While this may have been a huge revelation to me, it did nothing to raise my spirits, because I was in no position to deal with its consequences. I wasn’t about to dump on Nancy. I really did love her. And I still thought I could overcome it all, that it eventually would get better, and so I continued to bury it. I ripped up the Playgirl and threw it in the trash. I needed to be with her.

We had planned to take our vacation in October, and I’d already put in for my time off then, but the prison was more than willing to do anything for me. Having a great work record, plus going through the grief we’d just been through gives one a little latitude. So though it was only late August I politely asked for a week to ten days off to go spend with my wife in South Carolina who by that time had already been gone about ten days herself. I hopped in the car and I pointed it south and just drove.

In those days of rural South Carolina, many addresses didn’t have regular street addresses like we did in the north, but rather were a route and box number so it was impossible to find a house without stopping and asking for directions. So one has to learn to be humble there, and I did, and you can imagine Nancy’s surprise for I didn’t tell her I was coming. Suddenly I pulled up in the front yard of the house her parents’ were renting in Carlisle, South Carolina, and she just happened to be out in the yard when I pulled in. She walked over to the car. “What are you doing here?” She grinned.

“I got some time off. I missed you too much.”

“Good” She smiled. We hugged and kissed longingly. And with that, we began our vacation. Together.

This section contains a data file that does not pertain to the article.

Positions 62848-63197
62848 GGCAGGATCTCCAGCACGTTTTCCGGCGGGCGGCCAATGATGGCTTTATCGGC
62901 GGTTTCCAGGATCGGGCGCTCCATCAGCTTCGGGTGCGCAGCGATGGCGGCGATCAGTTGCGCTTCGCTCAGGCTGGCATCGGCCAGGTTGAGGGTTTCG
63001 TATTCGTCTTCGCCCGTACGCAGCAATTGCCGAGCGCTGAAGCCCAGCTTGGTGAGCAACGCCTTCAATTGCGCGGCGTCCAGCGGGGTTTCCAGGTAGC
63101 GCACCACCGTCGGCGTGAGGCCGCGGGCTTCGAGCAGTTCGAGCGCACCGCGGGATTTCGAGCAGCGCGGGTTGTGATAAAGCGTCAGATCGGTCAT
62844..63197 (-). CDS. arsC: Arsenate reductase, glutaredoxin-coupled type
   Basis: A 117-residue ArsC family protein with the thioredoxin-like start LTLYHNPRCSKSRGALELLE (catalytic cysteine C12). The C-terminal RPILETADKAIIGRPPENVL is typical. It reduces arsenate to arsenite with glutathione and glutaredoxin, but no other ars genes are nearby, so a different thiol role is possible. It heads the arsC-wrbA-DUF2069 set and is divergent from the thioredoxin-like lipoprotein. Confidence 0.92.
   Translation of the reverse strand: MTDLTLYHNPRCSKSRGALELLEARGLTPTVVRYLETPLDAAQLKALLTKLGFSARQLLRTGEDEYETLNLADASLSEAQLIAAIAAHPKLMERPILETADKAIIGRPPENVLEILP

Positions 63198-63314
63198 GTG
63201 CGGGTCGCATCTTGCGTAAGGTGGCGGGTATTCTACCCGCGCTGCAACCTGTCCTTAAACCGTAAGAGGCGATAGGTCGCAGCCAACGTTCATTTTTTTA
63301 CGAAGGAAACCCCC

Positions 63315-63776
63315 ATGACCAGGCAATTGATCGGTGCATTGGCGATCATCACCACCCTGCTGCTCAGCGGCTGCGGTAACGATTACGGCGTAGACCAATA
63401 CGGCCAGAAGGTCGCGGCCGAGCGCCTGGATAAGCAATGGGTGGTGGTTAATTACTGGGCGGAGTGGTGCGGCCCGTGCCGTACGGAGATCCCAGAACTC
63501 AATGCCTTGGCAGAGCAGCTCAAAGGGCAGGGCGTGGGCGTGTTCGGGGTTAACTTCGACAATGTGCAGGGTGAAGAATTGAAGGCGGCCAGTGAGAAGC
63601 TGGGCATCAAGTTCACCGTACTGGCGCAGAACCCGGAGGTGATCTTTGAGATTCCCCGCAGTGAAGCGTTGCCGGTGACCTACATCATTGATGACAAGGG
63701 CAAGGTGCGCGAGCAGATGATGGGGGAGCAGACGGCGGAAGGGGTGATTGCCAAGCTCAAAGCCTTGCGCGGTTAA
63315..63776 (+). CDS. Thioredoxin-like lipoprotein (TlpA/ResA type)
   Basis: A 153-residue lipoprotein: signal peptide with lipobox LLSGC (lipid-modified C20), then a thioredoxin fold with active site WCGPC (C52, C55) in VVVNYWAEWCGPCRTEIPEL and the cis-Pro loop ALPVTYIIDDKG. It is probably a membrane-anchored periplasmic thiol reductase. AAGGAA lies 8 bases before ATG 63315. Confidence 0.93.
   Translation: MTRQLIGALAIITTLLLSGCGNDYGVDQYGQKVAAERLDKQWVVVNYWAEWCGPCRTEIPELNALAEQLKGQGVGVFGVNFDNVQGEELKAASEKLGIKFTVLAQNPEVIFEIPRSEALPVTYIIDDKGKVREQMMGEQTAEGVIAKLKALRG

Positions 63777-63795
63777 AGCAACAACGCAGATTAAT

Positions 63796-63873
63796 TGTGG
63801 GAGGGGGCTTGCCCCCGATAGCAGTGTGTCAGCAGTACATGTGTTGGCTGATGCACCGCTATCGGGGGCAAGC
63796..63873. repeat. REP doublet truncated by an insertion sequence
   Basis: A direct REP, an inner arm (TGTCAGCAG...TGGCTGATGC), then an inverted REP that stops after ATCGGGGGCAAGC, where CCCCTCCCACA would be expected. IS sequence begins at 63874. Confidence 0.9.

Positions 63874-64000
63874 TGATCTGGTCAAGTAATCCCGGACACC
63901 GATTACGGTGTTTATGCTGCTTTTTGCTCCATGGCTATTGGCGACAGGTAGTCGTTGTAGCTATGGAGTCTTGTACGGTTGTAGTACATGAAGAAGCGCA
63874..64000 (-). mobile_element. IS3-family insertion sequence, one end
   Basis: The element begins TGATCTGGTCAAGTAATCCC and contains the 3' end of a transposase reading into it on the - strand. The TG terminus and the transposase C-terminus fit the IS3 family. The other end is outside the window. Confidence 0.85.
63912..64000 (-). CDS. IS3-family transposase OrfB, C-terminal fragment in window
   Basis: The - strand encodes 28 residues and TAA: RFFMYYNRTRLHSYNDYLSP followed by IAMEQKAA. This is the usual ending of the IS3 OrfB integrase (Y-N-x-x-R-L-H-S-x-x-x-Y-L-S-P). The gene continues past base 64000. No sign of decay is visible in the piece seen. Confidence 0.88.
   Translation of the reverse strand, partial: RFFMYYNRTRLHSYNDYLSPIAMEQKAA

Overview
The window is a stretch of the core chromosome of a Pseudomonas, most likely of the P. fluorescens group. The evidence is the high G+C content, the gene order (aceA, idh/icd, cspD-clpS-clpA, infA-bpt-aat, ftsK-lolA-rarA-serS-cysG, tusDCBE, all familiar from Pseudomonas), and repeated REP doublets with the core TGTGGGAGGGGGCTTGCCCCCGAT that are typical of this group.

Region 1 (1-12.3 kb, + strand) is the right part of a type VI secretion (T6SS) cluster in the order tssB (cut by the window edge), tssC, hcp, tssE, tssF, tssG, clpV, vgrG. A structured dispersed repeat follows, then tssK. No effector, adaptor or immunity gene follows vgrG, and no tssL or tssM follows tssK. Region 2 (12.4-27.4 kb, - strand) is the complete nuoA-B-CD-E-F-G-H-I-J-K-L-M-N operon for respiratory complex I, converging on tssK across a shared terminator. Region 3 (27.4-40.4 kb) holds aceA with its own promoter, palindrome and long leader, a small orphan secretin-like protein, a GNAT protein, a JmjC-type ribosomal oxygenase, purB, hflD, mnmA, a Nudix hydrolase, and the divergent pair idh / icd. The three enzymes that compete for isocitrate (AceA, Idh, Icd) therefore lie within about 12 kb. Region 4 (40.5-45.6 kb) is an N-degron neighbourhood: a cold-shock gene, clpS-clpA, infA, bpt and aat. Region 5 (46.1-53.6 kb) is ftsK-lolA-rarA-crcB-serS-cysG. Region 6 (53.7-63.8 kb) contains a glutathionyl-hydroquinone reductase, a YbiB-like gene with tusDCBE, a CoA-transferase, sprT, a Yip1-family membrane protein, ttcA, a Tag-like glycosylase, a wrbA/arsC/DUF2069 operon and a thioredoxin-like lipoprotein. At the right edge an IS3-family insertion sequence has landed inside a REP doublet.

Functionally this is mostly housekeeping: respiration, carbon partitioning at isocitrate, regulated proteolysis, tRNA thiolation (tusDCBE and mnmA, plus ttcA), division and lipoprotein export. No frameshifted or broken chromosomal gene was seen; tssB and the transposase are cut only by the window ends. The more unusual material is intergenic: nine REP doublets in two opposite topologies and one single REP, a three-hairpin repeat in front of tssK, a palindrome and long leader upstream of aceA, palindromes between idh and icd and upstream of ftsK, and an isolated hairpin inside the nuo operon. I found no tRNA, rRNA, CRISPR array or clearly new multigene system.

Falling Apart, Together

The time spent in South Carolina was a welcome diversion while it lasted, but soon after returning back to Michigan the gloom and doom reappeared and settled back in with us. We had closed the door to the nursery during that week of Micah’s hospitalization in Ann Arbor, and we hadn’t reopened it not even to clean. We just couldn’t. It was too painful to even look in there.

The stress of the situation affected both of us deeply and began manifesting itself outwardly in different ways. For Nancy she became uncommunicative from time to time and lost her normally ever-present smile. Gone was Nancy with the laughing face I’d come to know so well. She became lost in thoughts as if she were in a far off land; she appeared to me to be visiting a place where I wasn’t invited.

For me, the stress manifested itself in my left knee. Back in high school I had twisted it once during wrestling practice and it had gotten swollen to the point that I actually needed to visit my doctor over it. Since then I’d already noticed I was getting a bit of arthritis pain in it from time to time, but then I knew that I may have a genetic predisposition for it anyway from my grandma Bess since I carried many of her skeletal characteristics. Now suddenly since Micah’s death I found my left knee seizing up on me at school, at the Kingdom Hall, in bed during the middle of the night, or at any time it pleased, and it was proving to be more than a damned inconvenience. At one point at home in the apartment the ultimate finally happened. The knee locked up on me so badly and the pain was so excruciatingly intense that Nancy had to call her brother Kenny over to the apartment since he lived only a few blocks away and between the two of them they managed to get me loaded into the car and into the hospital in Jackson where I had to spend a couple of days while they ran tests. Basically I had a bum knee with pinched nerves, but I asked for a second opinion before they operated, and the opinions have always differed. To date that knee has never been operated on, but it’s finally deteriorated to the point where I need a knee replacement. I’m a perfect Taurus.